First of all, Creation doesn't just occur 13.8 billion years ago (or whenever you posit the "beginning") but absolutely continuously. This is indeed orthodoxy -- not just for Christianity, but for thought. Put conversely, if your doctrine doesn't allow for continuous creation, then it's wrong at best.
So, how are we to think of the creation of this world? And when we refer to this world, we don't mean just earth, or the galaxy, or even the cosmos, but existence as such. In other words, how does existence exist? What is its source?
Again, religious doctrine -- just like any other map -- provides "points of reference" to approach this problem in a fruitful manner. For example, the Bible lets us know on the first page that existence is not self-sufficient, but dependent upon a higher principle. This dependency is perpetual, not a one-time event.
According to González, the doctrine of creation "stands at the root of the Christian understanding of the relationship between God and the world." The Creator, according to the creed, is the maker of all things, both visible and invisible. Perhaps you've noticed that no secular creation myth can even begin to account for the latter. Rather, they always try to swallow the invisible into the visible.
Think, for example, of Marxism and all its ghastly progeny, from feminism to climate hysteria. It rightly (from its own standpoint) sees religion not just as wrong, but as a kind of disease, wholly parasitic on matter. Religion is the opiate of the masses, when in reality Marxism is the pacifier of the tenured; the latter provides a kind of pseudo-heart in a heartless cosmos, or an archimedean vertical perspective in a world devoid of verticality. It is a view from nowhere by a bunch of nobodies.
Often a Christian doctrine is not just to posit a truth but to counter falsehoods. In order to understand certain doctrines, you need to appreciate them in the context of what they are arguing against.
In this case, González points out that the doctrine of creation "rejects two views that have repeatedly challenged it through the centuries: dualism and monism," the former positing two ultimate principles of creation, the latter denying the distinction between Creator and creation.
Both of these alternatives -- dualism and monism -- are heretical, not just for Christianity but for religion as such. In short, they are intrinsic as opposed to extrinsic heresies, the latter going to doctrines that only apply to this or that religion.
This heretical confusion persists to this day, in both religious and irreligious circles. Scientism, for example, begins with the inexplicable dualism of mind and matter, but then makes the dualism go away by reducing it to an absurd monism. I'm not sure if the pilgrimage from inexplicable to absurd represents progress, but there you go.
As for religious heresies, "creationism" comes to mind. Creationism is most definitely not synonymous with the venerable doctrine of creation, but rather, a kind of vulgar substitute that borrows from and tries to imitate scientism. You could say that it horizontalizes and temporalizes what is properly vertical and atemporal.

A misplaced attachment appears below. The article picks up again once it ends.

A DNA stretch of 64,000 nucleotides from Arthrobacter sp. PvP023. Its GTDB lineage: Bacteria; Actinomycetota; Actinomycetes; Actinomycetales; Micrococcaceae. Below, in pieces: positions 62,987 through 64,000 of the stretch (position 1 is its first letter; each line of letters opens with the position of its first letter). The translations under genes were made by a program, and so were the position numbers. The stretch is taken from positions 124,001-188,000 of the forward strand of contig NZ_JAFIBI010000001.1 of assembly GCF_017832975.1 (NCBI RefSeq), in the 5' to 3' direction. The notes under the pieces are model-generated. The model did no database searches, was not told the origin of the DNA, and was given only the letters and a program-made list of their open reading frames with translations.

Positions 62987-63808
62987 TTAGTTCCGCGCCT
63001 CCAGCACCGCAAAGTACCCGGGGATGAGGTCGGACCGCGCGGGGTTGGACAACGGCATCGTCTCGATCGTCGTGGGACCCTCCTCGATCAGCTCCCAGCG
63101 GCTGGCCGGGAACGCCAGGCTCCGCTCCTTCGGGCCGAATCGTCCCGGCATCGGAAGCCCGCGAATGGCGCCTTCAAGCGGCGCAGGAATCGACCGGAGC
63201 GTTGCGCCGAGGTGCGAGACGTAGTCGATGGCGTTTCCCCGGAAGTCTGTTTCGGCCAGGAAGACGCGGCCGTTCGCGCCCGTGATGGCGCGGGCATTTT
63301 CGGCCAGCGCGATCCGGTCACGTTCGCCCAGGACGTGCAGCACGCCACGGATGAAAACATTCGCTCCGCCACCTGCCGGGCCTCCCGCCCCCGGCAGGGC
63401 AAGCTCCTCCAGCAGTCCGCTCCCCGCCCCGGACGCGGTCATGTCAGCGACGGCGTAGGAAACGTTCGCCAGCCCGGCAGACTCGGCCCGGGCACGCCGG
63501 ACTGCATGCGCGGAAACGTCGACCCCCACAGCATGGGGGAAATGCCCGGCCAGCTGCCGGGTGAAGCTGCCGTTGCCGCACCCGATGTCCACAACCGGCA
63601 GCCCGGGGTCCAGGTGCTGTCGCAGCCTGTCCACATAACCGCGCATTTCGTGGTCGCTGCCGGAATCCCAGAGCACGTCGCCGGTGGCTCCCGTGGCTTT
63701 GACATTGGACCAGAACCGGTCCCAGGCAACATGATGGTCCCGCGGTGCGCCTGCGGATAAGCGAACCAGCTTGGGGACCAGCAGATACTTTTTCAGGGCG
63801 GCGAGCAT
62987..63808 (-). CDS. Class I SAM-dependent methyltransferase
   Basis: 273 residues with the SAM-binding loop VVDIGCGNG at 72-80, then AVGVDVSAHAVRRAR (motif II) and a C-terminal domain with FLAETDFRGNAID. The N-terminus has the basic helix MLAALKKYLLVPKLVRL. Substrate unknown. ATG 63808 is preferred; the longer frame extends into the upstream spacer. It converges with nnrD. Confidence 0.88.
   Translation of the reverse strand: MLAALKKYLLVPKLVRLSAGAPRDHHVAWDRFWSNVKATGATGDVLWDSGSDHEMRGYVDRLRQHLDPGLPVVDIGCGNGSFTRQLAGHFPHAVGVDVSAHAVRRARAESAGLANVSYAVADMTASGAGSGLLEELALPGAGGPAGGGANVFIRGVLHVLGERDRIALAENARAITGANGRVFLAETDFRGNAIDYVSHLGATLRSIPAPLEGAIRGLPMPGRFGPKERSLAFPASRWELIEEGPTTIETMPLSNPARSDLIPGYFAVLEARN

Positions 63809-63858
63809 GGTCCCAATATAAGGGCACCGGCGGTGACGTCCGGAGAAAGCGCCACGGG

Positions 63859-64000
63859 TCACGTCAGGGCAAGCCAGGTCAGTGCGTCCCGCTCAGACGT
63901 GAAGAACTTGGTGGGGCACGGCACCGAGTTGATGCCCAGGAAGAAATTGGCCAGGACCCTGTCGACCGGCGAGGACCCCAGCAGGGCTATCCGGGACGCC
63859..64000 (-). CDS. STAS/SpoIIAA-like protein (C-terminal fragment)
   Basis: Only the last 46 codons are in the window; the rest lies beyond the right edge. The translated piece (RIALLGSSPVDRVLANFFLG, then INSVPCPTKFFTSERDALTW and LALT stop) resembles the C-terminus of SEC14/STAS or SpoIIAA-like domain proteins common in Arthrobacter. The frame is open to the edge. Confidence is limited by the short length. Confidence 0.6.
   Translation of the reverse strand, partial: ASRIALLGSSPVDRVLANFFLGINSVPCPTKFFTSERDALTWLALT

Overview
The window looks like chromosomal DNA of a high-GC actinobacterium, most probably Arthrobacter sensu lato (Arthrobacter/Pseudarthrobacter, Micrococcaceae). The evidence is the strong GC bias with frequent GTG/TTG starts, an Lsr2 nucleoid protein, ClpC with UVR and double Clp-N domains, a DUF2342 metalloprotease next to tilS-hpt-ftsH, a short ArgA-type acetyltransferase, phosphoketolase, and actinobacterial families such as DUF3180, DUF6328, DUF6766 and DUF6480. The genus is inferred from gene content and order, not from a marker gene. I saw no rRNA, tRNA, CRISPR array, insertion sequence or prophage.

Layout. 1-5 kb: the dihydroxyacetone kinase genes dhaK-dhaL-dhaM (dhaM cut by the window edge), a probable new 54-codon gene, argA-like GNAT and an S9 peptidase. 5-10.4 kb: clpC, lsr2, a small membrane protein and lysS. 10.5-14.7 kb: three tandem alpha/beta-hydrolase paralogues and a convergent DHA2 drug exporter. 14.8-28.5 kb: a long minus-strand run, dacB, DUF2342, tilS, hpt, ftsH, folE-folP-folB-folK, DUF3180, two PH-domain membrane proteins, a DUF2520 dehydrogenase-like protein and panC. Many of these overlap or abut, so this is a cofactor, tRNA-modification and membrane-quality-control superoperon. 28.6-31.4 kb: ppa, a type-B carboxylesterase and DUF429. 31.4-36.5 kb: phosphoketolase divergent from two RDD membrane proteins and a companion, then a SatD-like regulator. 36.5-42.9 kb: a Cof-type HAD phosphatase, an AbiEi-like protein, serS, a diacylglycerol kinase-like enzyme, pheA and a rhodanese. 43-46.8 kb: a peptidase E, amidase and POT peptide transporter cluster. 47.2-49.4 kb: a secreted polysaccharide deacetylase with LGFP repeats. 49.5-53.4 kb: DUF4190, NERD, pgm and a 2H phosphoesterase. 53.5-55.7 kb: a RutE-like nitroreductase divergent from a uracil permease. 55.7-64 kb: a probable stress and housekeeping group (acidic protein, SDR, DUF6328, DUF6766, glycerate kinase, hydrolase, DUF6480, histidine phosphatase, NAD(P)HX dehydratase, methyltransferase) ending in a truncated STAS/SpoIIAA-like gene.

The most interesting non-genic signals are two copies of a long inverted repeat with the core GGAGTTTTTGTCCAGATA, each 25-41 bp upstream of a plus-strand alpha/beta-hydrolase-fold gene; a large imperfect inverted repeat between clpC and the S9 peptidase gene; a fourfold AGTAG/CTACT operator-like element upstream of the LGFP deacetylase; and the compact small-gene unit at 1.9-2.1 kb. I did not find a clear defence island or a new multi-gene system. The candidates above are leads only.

Interestingly, the doctrine of creation also set itself against another ancient idea (embraced by Neo- and Paleo-Platonists alike), emanationism -- the notion that
All things are derived from the first reality or perfect God by steps of degradation to lesser degrees of the first reality or God, and at every step the emanating beings are less pure, less perfect, less divine.
In other words, the doctrine of creation opposes the idea that the world is simply a kind of necessary side-effect of the One. Rather, it wants to emphasize and preserve God's freedom and autonomy in creating this world.
However, in emphasizing this one side, the doctrine of creation tends to obscure important truths conveyed by emanationism. In my opinion, the most fruitful approach is to see the two principles -- creation and emanation -- as complementary, not opposed.
For ultimately, creation goes to the discontinuity between Creator and creation, man and God; while emanation goes to the equally important continuity. Indeed, the principle -- or fact, rather -- of Incarnation seems to me to harmonize the two, i.e., Christ as simultaneously all God and all man. Come to think of it, there is a kind of discontinuity-amidst-continuity within the Trinity itself.
Note how different denominations tend to emphasize one side over the other. For example, Augustine highlights the discontinuity, what with our fallen depravity, whereas in the Orthodox east they have always emphasized the continuity with the doctrine of theosis (itself a reflection of the idea that man is a reflection of God).
We're almost out of time here, but Schuon relates this to the distinction between substance, which goes more to emanation and continuity, and essence, which would go more to creation and discontinuity:
The notion of essence denotes an excellence which is, so to say, discontinuous with respect to accidents, whereas the notion of substance implies on the contrary a kind of continuity...
Hmm. I'll bet radiance has to do with substance, reverberation with essence, but we'll have to wait until next week.
Just heard about Charles Krauthammer. Damn. That one hurts. There is a man.